, Volume 43, Issue 3, pp 425–442 | Cite as

New routes on old railways: increasing rail’s mode share within the constraints of the existing railway network

  • Simon P. Blainey
  • John Armstrong
  • Andrew S. J. Smith
  • John M. Preston


This paper describes an integrated methodology for identifying potential ‘quick wins’ for mode shift from road to passenger rail transport. Firstly, a procedure for analysing rail’s relative competitiveness in the market for passenger transport between large urban areas is developed and then applied to a UK case study. The purpose of such analysis is to allow the identification of flows where rail is currently relatively uncompetitive (in terms of journey time in particular) and to assess the reasons for this poor performance, so that the issues which suppress rail use may be addressed. In parallel, a framework, methodology and tool for the assessment of existing and potential capacity (trains, seats, TEUs, etc.) is developed for both passenger and freight traffic, to identify and address network constraints. An illustrative example of the use of these demand and capacity assessment tools is then presented, with the tools used to identify and evaluate flows where rail demand is suppressed by poor service quality and where spare capacity exists which would allow the passenger rail service to be improved without requiring significant investments in infrastructure. The effects of such improvements on demand are predicted, and the cost implications of operating such additional services are discussed. The analysis suggests that there may be significant potential for increasing rail’s mode share by providing additional inter-urban services where rail currently offers an inferior service.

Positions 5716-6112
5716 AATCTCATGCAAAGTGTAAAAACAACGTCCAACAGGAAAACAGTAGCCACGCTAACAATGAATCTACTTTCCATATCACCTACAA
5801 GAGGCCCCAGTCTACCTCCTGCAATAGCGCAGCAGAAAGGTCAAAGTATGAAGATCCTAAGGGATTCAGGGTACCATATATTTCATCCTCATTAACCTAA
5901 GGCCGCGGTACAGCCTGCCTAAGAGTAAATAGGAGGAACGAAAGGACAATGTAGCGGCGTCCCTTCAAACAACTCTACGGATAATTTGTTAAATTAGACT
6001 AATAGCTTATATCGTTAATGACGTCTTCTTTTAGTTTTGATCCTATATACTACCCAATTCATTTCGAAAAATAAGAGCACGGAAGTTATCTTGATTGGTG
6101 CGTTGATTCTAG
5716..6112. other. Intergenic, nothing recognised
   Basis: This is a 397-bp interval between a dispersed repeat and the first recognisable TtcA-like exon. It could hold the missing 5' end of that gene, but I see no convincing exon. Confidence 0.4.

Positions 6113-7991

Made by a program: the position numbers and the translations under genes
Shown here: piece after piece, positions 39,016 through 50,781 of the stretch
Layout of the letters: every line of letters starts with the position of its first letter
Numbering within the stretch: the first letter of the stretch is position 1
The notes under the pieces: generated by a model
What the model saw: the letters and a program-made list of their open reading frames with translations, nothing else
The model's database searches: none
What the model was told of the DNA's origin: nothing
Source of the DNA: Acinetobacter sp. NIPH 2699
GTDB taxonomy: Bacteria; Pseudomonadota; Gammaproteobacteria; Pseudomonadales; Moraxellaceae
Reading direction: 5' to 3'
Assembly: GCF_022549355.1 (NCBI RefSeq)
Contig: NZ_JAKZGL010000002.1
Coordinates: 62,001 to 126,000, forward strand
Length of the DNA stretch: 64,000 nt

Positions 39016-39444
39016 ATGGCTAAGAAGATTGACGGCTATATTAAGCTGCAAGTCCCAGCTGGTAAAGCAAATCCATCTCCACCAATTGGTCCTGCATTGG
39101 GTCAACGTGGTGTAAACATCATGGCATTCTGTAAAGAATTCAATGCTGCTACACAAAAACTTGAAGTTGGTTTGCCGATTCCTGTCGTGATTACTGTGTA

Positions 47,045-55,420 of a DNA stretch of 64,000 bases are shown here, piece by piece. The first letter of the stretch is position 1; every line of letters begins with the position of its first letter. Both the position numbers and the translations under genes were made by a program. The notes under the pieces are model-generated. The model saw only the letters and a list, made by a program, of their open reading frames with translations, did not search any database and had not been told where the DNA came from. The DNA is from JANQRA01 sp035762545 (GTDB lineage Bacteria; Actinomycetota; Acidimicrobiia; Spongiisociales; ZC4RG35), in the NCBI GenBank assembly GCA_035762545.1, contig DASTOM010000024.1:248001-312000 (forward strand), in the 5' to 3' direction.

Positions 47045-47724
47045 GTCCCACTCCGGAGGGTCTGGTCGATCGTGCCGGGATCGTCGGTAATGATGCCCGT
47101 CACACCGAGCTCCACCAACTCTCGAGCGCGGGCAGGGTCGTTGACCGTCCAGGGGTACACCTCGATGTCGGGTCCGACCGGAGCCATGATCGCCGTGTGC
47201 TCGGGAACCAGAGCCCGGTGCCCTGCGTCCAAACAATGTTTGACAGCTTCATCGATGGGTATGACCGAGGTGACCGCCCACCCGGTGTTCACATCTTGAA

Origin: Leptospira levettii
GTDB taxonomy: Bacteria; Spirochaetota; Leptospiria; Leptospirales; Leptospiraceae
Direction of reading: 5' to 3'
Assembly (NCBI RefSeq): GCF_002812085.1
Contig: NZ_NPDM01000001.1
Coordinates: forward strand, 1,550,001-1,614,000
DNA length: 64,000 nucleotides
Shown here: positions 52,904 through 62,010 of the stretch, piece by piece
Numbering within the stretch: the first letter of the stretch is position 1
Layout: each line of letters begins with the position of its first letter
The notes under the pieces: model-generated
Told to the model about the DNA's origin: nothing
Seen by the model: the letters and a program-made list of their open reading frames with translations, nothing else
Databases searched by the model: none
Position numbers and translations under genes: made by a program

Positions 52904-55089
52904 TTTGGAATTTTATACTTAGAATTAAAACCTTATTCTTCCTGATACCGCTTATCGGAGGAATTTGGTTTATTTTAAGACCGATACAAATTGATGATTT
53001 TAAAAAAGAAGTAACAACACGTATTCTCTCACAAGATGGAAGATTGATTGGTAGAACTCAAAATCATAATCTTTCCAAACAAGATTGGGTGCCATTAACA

Rail capacity Rail demand Rail costs Modal shift 



This work was funded by the Engineering and Physical Sciences Research Council as part of the Cross-Disciplinary Feasibility Account titled ‘Factor 20—Reducing CO2 Emissions from Inland Transport by a Major Modal Shift to Rail’, ref EP/H024743/1. Thanks are due to Adrian Hickford at TRG Southampton for work on data collection for the demand modelling, to Jake Cartmell and Samantha Evens at the UK Department for Transport for providing access to and assisting with the extraction of the TOAD data used in this study, to Richard Batley at ITS Leeds for investigating data availability, and to all those involved in the initial discussion of this research at the RRUK Feasibility Account Sandpit in February 2010. This paper contains Ordnance Survey data ©Crown copyright and database right 2013. This work is based on data provided through EDINA UKBORDERS with the support of the ESRC and JISC and uses boundary material which is copyright of the Crown.


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Copyright information

© Springer Science+Business Media New York 2015

Authors and Affiliations

  • Simon P. Blainey
    • 1
  • John Armstrong
    • 1
  • Andrew S. J. Smith
    • 2
  • John M. Preston
    • 1
  1. 1.Transportation Research Group, Faculty of Engineering & The EnvironmentUniversity of SouthamptonSouthamptonUK
  2. 2.Institute for Transport StudiesUniversity of LeedsLeedsUK

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